Last month when the President invited Jewish supporters to the White House to discuss their reaction to his one-sided policy Middle East Policy, one of the groups Obama invited was J-street, in practice the “J” is for Jihad. J-street has minimal standing in the Jewish community but it was set up and funded by George Soros to oppose pro-Israel Jewish groups. J Street traces the Mideast conflict chiefly to the notion that “Israel’s settlements in the occupied territories have, for over forty years, been an obstacle to peace.” Those settlements, adds J Street, have “undermine[d] peace prospects by making Palestinians doubt Israeli motives and commitment.” Why the presence of Jews in Arab lands constitutes an obstacle to peace, while more than a million Arabs live comfortably in Israel, J Street doesn’t explain.
J Street’s anti-Israel propaganda is so blatant that even Rabbi Yoffie of the Reform movement, a regular Israel critic who himself extended his hand to Islamist terrorist groups, has bashed the J-Street:
The lobbying group, he wrote in the liberal newspaper The Forward, “could find no moral difference between the actions of Hamas and other Palestinian militants, who have launched more than 5,000 rockets and mortar shells at Israeli civilians in the past three years, and the long-delayed response of Israel, which finally lost patience and responded to the pleas of its battered citizens in the south.”
J-Street is comprised of two organization, only one, the Political Action Committee, has to release a list of major donors to the FEC. The Jerusalem Post has examined that list and found that many of the PAC’s contributors are Arabs, Muslims and several individuals connected to organizations doing Palestinian and Iranian issues advocacy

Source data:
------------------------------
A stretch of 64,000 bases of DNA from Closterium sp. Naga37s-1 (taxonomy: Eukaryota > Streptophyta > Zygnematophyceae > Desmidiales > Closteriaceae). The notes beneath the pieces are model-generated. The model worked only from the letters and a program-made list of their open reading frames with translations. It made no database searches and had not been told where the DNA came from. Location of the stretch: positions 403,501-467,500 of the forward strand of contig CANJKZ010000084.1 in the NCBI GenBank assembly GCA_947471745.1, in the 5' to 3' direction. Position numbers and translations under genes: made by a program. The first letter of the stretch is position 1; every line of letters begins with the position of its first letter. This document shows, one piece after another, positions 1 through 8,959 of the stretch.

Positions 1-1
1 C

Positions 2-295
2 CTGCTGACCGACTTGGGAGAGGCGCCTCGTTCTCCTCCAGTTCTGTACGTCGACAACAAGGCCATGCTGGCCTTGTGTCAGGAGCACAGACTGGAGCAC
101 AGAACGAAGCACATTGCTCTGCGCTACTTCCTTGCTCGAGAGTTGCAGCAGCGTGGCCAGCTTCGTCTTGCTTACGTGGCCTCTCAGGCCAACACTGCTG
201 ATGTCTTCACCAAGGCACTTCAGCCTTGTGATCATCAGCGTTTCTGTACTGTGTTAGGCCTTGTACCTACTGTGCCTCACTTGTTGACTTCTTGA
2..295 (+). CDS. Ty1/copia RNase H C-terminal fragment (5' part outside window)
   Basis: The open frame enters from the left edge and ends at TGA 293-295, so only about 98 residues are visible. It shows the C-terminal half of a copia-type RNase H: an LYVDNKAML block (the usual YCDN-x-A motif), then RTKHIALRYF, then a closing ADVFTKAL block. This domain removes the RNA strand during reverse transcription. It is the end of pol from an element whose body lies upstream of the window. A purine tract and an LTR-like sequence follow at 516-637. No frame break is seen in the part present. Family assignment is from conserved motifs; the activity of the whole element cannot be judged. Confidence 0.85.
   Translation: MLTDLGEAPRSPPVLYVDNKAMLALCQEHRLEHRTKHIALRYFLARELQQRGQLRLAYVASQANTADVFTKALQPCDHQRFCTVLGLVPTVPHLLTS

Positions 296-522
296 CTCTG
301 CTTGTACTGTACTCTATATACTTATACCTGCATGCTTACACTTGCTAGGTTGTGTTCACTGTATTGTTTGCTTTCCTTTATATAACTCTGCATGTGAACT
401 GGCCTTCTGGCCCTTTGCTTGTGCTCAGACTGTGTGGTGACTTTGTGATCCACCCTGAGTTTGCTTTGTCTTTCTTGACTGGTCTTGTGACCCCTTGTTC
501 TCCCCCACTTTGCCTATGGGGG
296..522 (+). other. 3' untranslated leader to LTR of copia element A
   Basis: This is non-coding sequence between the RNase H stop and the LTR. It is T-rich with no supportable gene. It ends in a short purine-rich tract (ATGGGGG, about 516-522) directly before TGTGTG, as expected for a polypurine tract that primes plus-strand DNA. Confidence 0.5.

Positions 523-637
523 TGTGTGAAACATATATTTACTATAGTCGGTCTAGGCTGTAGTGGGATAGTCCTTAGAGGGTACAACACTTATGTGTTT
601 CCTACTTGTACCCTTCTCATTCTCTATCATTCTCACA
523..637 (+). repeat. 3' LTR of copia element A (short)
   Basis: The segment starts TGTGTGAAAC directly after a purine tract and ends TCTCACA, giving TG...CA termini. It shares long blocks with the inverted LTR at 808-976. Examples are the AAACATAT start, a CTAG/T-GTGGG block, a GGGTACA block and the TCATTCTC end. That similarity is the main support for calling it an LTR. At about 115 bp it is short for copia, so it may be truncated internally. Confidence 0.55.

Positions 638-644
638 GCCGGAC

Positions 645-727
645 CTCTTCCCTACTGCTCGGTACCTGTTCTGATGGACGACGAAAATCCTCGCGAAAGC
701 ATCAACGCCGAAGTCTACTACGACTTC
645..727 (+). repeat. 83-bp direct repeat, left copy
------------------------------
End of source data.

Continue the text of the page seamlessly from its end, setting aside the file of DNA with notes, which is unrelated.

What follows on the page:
Additionally, at least two State Department officials connected to Middle East issues have donated to the PAC, which gives money to candidates for US Congress supported by J Street. The organization describes itself as a “pro-Israel, pro-peace” lobby pushing for more American involvement and diplomacy in resolving the Middle East conflict.
Arab and Muslim donors are extremely rare for other organizations that describe themselves as supporters of Israel as J Street does, Jewish leaders at organizations across the political spectrum told The Jerusalem Post. Because most of these other organizations are not PACs, however, US law does not require them to release their donor lists. J Street’s non-PAC arm also does not release a complete list of contributors.
J Street executive director Jeremy Ben-Ami estimated the amount of Arab and Muslim donors to be a very small percentage – at most 3 percent – of the organization’s thousands of contributors. But he said that such supporters show the broad appeal of J Street’s message and its commitment to coexistence.
Activists from several pro-Israel groups, suggested that J Street’s donor list reflects on the group’s commitment to Israel:
“It raises questions as to their banner that they’re a pro-Israel organization. Why would people who are not known to be pro-Israel give money to this organization?” asked Lenny Ben-David, a former Israeli diplomat and staffer for the American Israel Public Affairs Committee, a major Washington lobby but not a PAC that makes contributions to candidates. “Once you introduce a large group and large amount of money from people who are suspect in their pro-Israel credentials, J Street loses some of its credibility in claiming it is pro-Israel and representing the Jewish community.”